Pray for God’s Compassion

June 17, 2018

Pastor Gunnar Ledermann

1 Then the word of the Lord came to Jonah a second time: 2 “Go to the great city of Nineveh and proclaim to it the message I give you.”

3 Jonah obeyed the word of the Lord and went to Nineveh. Now Nineveh was a very large city; it took three days to go through it. 4 Jonah began by going a day’s journey into the city, proclaiming, “Forty more days and Nineveh will be overthrown.” 5 The Ninevites believed God. A fast was proclaimed, and all of them, from the greatest to the least, put on sackcloth.

6 When Jonah’s warning reached the king of Nineveh, he rose from his throne, took off his royal robes, covered himself with sackcloth and sat down in the dust. 7 This is the proclamation he issued in Nineveh:

“By the decree of the king and his nobles:

Do not let people or animals, herds or flocks, taste anything; do not let them eat or drink. 8 But let people and animals be covered with sackcloth. Let everyone call urgently on God. Let them give up their evil ways and their violence. 9 Who knows? God may yet relent and with compassion turn from his fierce anger so that we will not perish.”

10 When God saw what they did and how they turned from their evil ways, he relented and did not bring on them the destruction he had threatened.

Jonah 3:1-10

Two phrases that are essential for everyone to know are “I’m sorry,” and “I forgive you.” These two phrases were emphasized to me and my sister growing up, especially by our father. And as we got older, it became clear how important these two simple phrases are in all aspects of life. They solved problems on the playground, in the classroom, on the soccer field, with friends, at work and they are especially important for dating and marriage. In fact, my best man speech to my good friend centered on these two phrases. When you go through life not using these phrases, it makes it hard for others to live with you because you aren’t willing to admit when you are wrong or move on when others wrong you. If you can’t say, “I’m sorry,” or “I forgive you,” then you really have a problem with showing compassion. Jonah had a difficult time with showing compassion as we will see from our Old Testament lesson from Jonah 3. Finally, God had to sit Jonah down like a loving father does with his children and teach him to pray for God’s compassion.

Jonah was a prophet to the northern kingdom of Israel. During his time as a prophet, the two countries of Israel and Assyria were in decline. God had an interest in both nations and so he told his prophets to tell both nations to repent of their evil ways or God would destroy them. Israel did not listen to the prophets God sent, so God allowed Israel to be taken over by Assyria. On the other hand, Assyria did repent when God sent a prophet to them, which was Jonah. Assyria listened to Jonah and God preserved them long enough to be the ones to punish the northern kingdom of Israel for their lack of repentance.

Jonah’s call to go to the people of Nineveh was simple. In Jonah 1, God told Jonah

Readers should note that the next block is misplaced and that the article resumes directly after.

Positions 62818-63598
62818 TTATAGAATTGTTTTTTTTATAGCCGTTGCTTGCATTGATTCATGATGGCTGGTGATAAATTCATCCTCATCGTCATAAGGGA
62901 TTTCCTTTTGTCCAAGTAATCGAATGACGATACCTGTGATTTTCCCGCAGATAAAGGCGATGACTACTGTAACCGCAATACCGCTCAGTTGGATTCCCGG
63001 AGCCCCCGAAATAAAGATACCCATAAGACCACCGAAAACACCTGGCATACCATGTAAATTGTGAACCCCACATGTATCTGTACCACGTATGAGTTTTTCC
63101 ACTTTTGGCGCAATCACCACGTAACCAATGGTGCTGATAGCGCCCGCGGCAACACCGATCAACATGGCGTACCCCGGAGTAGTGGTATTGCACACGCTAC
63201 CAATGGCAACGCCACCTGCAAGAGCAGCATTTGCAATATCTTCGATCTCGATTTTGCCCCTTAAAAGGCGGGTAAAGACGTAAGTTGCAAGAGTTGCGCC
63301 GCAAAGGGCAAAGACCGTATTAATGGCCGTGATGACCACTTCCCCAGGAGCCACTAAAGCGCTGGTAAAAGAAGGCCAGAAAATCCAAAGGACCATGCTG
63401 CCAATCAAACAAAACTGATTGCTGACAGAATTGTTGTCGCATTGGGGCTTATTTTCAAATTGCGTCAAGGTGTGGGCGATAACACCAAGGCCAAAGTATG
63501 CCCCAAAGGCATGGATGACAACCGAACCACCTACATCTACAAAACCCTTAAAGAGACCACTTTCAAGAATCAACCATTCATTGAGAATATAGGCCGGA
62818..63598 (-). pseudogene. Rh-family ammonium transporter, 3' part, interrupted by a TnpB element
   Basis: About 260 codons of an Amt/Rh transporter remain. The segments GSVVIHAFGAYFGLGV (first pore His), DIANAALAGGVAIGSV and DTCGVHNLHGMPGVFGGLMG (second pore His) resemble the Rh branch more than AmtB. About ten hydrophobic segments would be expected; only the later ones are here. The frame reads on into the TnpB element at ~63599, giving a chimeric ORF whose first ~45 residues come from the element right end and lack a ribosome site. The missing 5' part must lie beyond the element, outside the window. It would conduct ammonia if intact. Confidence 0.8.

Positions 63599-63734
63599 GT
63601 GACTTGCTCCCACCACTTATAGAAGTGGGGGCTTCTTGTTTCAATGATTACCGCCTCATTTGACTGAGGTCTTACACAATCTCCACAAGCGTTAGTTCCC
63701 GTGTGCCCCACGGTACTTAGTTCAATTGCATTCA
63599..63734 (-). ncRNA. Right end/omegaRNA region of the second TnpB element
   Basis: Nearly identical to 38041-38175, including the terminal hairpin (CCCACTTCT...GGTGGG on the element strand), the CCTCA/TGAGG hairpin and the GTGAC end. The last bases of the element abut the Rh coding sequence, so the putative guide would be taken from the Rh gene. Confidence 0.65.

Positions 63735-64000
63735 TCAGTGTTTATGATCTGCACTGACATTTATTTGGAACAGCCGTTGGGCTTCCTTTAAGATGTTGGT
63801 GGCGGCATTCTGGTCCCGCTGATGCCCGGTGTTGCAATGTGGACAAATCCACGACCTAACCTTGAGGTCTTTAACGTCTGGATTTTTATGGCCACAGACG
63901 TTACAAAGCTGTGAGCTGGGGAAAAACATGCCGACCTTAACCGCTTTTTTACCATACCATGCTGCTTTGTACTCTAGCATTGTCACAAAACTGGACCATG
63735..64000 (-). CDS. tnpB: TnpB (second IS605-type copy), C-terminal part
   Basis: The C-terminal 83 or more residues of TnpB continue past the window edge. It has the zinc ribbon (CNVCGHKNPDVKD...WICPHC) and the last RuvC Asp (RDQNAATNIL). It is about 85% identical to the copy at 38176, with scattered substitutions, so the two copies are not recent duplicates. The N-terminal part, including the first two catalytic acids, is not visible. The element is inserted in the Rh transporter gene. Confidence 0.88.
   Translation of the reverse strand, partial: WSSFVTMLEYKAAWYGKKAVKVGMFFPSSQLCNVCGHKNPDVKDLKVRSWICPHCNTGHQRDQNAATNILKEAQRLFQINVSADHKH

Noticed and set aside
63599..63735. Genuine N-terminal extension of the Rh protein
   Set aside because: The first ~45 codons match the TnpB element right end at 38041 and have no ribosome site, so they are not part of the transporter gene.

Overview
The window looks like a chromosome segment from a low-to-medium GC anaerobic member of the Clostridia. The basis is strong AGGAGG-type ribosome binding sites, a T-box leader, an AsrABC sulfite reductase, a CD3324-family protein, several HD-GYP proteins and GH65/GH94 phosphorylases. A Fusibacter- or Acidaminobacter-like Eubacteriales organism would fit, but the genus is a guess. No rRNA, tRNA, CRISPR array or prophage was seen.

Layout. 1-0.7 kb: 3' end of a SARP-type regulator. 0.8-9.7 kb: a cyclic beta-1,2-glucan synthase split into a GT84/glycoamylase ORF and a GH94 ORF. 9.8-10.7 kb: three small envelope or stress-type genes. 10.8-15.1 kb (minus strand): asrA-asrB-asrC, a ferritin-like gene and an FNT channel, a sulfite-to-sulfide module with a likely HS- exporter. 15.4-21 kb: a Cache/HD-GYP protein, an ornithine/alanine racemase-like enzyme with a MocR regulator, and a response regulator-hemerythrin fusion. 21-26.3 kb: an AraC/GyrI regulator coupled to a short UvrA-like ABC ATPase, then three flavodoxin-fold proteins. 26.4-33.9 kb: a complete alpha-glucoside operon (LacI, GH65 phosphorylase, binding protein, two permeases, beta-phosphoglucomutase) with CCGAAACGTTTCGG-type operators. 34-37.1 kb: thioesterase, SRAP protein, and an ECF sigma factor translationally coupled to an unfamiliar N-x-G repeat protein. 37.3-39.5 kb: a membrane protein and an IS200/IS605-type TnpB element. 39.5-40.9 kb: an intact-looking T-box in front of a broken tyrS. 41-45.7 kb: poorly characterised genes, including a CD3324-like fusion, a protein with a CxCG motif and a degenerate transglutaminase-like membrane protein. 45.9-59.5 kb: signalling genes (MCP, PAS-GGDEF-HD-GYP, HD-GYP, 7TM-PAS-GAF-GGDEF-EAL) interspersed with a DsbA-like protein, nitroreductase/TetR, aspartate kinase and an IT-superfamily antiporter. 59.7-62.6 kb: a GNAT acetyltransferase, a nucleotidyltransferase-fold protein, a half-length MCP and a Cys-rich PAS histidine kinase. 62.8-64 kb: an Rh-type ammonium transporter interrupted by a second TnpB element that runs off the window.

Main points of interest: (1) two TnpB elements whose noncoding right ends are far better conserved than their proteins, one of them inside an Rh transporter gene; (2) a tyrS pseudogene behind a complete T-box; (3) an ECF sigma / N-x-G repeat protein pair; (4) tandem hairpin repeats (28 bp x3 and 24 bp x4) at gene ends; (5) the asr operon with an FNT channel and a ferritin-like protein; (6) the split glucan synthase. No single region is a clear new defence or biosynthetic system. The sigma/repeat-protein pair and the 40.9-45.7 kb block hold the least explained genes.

2 “Go to the great city of Nineveh and preach against it, because its wickedness has come up before me.”

Nineveh was the capital city of the Assyrian nation. It was a center for commerce and culture at that time in history, and was the envy of many nations around them, but the people were wicked. The people of Nineveh did not know God and they suffered for it. Without God in their lives, the people of Nineveh were lost in their sins. They lived frantic lives trying to make the best of their short time in this world and, like so many today, they could not find peace or contentment. The wickedness and hopeless condition of Nineveh had grown so great, God planned to destroy the city, but before he did, he showed compassion by sending Jonah to show them their wicked ways and call them to repentance. And if Nineveh repented, then God would not destroy them.

Jonah knew the great wickedness of Nineveh and the great compassion of God. Jonah knew that God had showed his own people Israel compassion for centuries by sending prophet after prophet to call them to repentance and assure them of God’s continued love and forgiveness. Jonah knew that God’s Word was powerful enough to make even the most stubborn hearts repent and that God always forgives those who repent, which is why Jonah did not want to go to Nineveh. Jonah did not want to go to Nineveh and preach God’s Word because he knew God Word’ would work and they would be spared the destruction God had planned for them.

When God first called Jonah to go to Nineveh, Jonah tried to run away. As soon as Jonah was told by God to go East to prophesy to Nineveh, he jumped on a ship headed West. At first, Jonah felt like he had avoided his calling, but soon God showed him that he could not out run him. During his voyage West, God caused a great storm and everyone on the boat with Jonah was afraid for their lives. Eventually, Jonah told the others on the boat to throw him overboard and God would stop the storm. Once overboard, Jonah was swallowed by a huge fish and survived inside for three days and three nights. In the fish, he finally told God he was sorry for what he had done and God commanded the fish to vomit Jonah up on dry land. And once he was back on dry land,

3:1 Then the word of the Lord came to Jonah a second time: 2 “Go to the great city of Nineveh and proclaim to it the message I give you.”

In retrospect, Jonah probably realized how foolish it was to run from God, but how many times do we all do foolish things when we are avoiding what God wants us to do?